On 12 April 1422, the Yongle Emperor and his armies left Beijing towards Kulun.[14] The Ming army supposedly comprised 235,000 soldiers according to Rossabi (1998).[10] They had 235,146 men, 340,000 donkeys, 117,573 carts, and 370,000 dan of grain according to Perdue (2005).[14] The Yongle Emperor led his armies towards Dolon, where Arughtai was encamped.[11] A force of 20,000 troops was detached and sent to the Uriankhai commanderies—which had fallen to Arughtai—recapturing it in July.[11]

The Ming armies struck fear into Arughtai, who avoided engagement by fleeing far into the steppe.[10][11] The Ming armies responded with the destruction and plundering of his encampments.[14] The frustrating and unedifying situation caused the Yongle Emperor to shift his attention to mercilessly attacking and plundering three Uriankhai Mongol tribes who were not involved with Arughtai's hostilities.[14] The plunders and attacks against any Mongols who found themselves in the path of the Ming armies would be repeated in following campaigns.[14] The Ming armies returned to Beijing on 23 September.[14]

Fourth campaign[edit]

In 1423, the Yongle Emperor launched a preemptive strike against Arughtai's Mongol forces.[15] Leaving from Beijing in August, the Ming armies traveled through Xinghe and Wanquan.[11] However, Arughtai withdrew and fled from the advancing Ming army once again.[16] Esen Tügel, an Eastern Mongol commander, surrendered to the Ming.[16] The Ming armies returned to Beijing in December 1423.[11]

Fifth campaign[edit]

Arughtai continued raiding the northern frontier at Kaiping and Datong.[16][17] In 1424, the Yongle Emperor responded by launching his fifth campaign.[16][17] He gathered his armies at Beijing and Xuanfu.[17] In early April, he departed from Beijing towards Arughtai's forces.[17] They marched through Tumu and north to Kaiping.[17] Once again, Arughtai avoided engagement by fleeing from the Ming army.[16] Some of the Ming commanders wanted to pursue Arughtai's Mongol forces, but the Yongle Emperor felt that he had overextended himself and pulled back his armies.[17] On 12 August 1424, the emperor perished during the return to the Ming.[14]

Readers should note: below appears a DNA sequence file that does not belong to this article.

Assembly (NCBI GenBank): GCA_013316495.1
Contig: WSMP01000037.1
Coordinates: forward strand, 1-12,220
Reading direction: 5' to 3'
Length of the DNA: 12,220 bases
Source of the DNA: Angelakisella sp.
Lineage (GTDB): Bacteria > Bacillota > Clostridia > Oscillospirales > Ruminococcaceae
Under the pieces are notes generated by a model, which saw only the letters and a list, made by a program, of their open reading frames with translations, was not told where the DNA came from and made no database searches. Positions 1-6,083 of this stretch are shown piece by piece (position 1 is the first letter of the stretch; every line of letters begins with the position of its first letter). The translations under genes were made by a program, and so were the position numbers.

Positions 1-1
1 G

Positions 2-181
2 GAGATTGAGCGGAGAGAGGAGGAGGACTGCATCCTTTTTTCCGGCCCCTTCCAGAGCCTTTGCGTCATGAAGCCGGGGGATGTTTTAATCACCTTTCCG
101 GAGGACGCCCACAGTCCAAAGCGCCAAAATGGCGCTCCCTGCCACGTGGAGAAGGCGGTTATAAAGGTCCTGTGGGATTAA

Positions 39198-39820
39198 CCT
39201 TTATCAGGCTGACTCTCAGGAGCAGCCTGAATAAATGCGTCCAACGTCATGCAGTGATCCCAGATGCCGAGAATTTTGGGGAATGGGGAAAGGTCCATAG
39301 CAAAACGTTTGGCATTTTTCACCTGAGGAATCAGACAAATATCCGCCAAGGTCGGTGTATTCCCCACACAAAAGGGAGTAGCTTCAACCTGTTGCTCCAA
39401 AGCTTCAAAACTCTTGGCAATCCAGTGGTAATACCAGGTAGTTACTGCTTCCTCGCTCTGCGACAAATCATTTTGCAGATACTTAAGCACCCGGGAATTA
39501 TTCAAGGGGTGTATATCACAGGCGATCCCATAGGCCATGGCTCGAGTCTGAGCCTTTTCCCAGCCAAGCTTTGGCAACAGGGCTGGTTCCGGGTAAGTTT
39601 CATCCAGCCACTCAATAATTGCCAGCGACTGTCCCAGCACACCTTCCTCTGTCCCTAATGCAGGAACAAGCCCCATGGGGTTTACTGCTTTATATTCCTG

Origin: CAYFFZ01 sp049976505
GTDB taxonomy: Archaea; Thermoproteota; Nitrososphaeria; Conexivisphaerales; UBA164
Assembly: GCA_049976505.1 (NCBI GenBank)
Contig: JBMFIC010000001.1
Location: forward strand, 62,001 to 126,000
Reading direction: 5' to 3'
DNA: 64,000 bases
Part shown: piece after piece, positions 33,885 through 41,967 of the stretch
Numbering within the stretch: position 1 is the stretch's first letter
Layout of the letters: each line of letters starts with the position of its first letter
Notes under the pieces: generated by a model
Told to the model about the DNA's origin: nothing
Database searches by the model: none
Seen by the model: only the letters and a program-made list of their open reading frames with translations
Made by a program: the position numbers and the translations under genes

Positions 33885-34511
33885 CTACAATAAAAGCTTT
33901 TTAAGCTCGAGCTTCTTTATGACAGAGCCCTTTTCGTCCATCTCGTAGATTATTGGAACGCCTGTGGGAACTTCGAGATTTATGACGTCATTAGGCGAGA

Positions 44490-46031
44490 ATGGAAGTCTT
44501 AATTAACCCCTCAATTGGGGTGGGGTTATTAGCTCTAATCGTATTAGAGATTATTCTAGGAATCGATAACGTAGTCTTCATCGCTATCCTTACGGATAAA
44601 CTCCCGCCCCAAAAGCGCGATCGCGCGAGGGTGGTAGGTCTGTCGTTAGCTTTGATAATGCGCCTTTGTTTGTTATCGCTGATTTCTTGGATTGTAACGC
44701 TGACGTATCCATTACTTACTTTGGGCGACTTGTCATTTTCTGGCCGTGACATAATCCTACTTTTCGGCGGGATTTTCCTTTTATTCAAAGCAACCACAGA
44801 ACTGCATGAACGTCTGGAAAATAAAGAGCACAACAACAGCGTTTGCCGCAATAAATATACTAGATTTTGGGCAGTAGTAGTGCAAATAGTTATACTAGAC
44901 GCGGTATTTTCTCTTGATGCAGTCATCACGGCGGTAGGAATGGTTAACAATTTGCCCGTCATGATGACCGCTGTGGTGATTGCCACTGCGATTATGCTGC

See also[edit]


  1. ^ a b c Rossabi 1998, 227.
  2. ^ Chan 1998, 222.
  3. ^ a b Chan 1998, 223.
  4. ^ a b c d e Perdue 2005, 54.
  5. ^ a b c d e f Chan 1998, 226.
  6. ^ a b Rossabi 1998, 228.
  7. ^ a b c d e f g h Rossabi 1998, 229.
  8. ^ a b c d e f g h i j k l m n o p q Perdue 2005, 55.
  9. ^ Rossabi 1998, 229–230.
  10. ^ a b c d e f g h i j k l m n Rossabi 1998, 230.
  11. ^ a b c d e f g h i j k Chan 1998, 227.
  12. ^ Robinson 2020, p. 51.
  13. ^ Robinson 2020, p. 52.
  14. ^ a b c d e f g h i j k Perdue 2005, 56.
  15. ^ Rossabi 1998, 230–231.
  16. ^ a b c d e Rossabi 1998, 231.
  17. ^ a b c d e f Chan 1998, 228.


  • Chan, Hok-lam (1998). "The Chien-wen, Yung-lo, Hung-hsi, and Hsüan-te reigns, 1399–1435". The Cambridge History of China, Volume 7: The Ming Dynasty, 1368–1644, Part 1. Cambridge: Cambridge University Press. ISBN 9780521243322.
  • Perdue, Peter C. (2005). China Marches West: The Qing Conquest of Central Eurasia. Cambridge: Belknap Press of Harvard University Press. ISBN 067401684X.
  • Robinson, David M. (2020), Ming China and Its Allies
  • Rossabi, Morris (1998). "The Ming and Inner Asia". The Cambridge History of China, Volume 8: The Ming Dynasty, 1398–1644, Part 2. Cambridge: Cambridge University Press. ISBN 9780521243339.